Amazon Prime price rise from September

Amazon Prime price rise from September

An Amazon Prime price rise was announced this morning which sees the cost of the service rise to £95 per year or £8.99 per month.

The timing from a consumer perspective couldn’t be worse as for some people an additional pound a month is just no longer in their budget. The price rise will come into effect from the 15th of September, and that’s the month that energy prices are due to skyrocket as the Energy Price cap is announced with bills rising in October, so don’t look at the price cap in terms of your budget today, look at it in terms of paying an additional 65% on top of the 54% rise that came into effect in April.

In fairness, there hasn’t been an Amazon Prime price rise since 2014, and then the increase was from £49 (price when introduced to UK in 2007) per year to £79, making it a significantly higher price rise than the one announced for this year.

Comparing the UK price to the US, when Prime was introduced the cost was $79, which rose to $99 in 2014 and again to $119 in 2018. In March 2022 this rose to the current price of $139 per year.

Amazon accompanied their announcement to Prime members with a justification which included everything from grocery delivery (not available in my area) to entertainment (I’m largely not interested with the exception of movies and Clarkson’s Farm):

We continue to focus on making Prime even more valuable for members. This is the first time we have changed the price of Prime in the UK since 2014. During this time, we have significantly increased the number of products available with unlimited, fast Prime delivery; added and expanded ultra-fast fresh grocery delivery; and added more high-quality digital entertainment, including TV, movies, music, games, and books. Prime Video in particular has increased the number of TV series and movies on offer, including Amazon Originals, as well as live sports coverage, such as the Premier League and Autumn Nations Series.

– Amazon

The problem for many will be that they simply don’t care about the frills and add ons that come with Prime – they may use some, perhaps watch the ATP Tennis or a bit of Premiership football – but what they really use Prime for is free deliveries.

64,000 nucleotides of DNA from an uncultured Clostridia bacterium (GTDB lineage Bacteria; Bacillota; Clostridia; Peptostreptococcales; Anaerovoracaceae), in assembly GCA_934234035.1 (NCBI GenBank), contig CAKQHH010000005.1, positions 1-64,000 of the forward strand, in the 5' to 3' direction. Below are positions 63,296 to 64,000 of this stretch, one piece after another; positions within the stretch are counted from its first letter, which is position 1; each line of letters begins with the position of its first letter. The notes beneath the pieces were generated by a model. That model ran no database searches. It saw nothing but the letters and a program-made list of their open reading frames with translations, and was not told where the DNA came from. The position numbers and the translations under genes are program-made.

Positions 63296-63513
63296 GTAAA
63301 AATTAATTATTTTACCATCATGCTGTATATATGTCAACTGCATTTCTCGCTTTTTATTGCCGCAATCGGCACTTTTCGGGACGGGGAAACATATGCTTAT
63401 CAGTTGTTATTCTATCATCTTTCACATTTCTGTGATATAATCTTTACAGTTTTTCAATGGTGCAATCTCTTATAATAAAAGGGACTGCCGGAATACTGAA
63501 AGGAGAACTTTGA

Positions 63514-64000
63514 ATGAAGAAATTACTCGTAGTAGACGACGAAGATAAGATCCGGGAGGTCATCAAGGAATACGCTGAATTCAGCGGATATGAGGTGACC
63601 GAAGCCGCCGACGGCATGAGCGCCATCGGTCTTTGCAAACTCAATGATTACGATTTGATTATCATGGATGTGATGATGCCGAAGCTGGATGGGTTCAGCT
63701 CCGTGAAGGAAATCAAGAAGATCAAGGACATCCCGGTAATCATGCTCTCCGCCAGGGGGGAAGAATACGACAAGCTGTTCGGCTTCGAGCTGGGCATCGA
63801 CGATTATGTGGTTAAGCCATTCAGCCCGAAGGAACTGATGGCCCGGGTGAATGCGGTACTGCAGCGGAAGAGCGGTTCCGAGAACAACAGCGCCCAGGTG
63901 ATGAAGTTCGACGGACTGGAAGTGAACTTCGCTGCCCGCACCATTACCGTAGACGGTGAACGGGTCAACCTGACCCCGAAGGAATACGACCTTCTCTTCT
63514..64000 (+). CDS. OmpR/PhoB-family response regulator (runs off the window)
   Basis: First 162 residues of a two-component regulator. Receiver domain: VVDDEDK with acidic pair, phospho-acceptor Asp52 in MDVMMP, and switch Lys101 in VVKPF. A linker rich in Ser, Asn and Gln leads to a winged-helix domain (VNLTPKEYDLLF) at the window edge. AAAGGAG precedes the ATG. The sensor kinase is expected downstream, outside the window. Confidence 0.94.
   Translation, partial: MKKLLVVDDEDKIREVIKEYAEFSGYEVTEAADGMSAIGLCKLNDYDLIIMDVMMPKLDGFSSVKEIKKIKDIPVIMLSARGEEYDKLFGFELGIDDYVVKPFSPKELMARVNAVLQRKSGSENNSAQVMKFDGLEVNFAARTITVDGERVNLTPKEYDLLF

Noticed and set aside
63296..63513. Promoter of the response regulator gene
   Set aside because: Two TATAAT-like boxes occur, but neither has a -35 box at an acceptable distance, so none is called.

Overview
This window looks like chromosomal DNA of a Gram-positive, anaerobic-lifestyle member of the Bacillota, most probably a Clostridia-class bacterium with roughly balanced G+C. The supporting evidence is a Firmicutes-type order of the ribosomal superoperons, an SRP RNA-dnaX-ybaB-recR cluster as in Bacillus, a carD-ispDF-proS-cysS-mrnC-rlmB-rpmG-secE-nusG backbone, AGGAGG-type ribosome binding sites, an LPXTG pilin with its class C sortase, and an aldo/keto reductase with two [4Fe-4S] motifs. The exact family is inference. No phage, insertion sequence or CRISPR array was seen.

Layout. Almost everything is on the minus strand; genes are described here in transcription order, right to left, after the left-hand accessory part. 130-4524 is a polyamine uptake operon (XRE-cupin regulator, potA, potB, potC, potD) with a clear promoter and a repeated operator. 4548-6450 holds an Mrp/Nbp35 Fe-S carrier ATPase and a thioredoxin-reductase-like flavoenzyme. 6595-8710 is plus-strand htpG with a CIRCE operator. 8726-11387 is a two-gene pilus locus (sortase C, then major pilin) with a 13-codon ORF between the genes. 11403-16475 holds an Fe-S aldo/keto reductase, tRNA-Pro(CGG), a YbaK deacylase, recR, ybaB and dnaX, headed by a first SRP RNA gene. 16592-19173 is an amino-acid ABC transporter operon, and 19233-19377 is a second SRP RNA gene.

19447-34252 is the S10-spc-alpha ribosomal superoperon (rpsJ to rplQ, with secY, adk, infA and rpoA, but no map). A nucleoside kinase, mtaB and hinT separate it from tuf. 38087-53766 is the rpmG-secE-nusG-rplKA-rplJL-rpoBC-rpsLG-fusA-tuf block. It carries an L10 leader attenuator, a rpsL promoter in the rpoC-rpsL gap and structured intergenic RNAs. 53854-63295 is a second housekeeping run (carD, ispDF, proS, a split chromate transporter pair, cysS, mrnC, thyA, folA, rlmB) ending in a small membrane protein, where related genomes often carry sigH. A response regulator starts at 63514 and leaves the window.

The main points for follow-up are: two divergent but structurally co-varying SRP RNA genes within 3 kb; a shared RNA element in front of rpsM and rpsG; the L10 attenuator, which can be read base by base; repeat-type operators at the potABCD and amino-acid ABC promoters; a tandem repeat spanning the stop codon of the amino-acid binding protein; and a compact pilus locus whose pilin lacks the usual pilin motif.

I couldn’t begin to add up the number of items I buy online a year but I know that a fair proportion of them come from Amazon. Divide the number of Prime qualified orders by £95 a year and based on the number of orders in 2021, my personal delivery cost would work out at £0.41 per order and that’s a bargain. I probably buy less since Amazon Pantry shut down, but it’s still great value despite the price rise.

For those who use Amazon less frequently, you need to check how many orders you place a year to figure out what Amazon Prime is worth to you… but if you decide it’s not worth it for free deliveries that’s where the other Prime benefits come in. If for instance you’ve never had Prime Video you won’t miss it, but if you’ve become used to the perk it makes it that much harder to let go of your Prime subscription.

Amazon Prime price rise across the EU

The Amazon Prime price rise will impact the big 5 EU countries. In the UK it rises from £79 to £95, Germany from €69 to €89.30, France €49 to €69.90, and in both Italy and Spain the jump is from €36 to €49.90.

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I dare bet ebay wish they could organise and provide a similar service

r • 26th July 2022 • Reply to r

With an estimated 17m Prime subscribers in the UK, the increase to Amazon's UK profits is somewhere between £325m and £432m (depending how many pay monthly (£12 rise) and annually (£16 rise)).

Chris Dawson • 26th July 2022 • Reply to Chris Dawson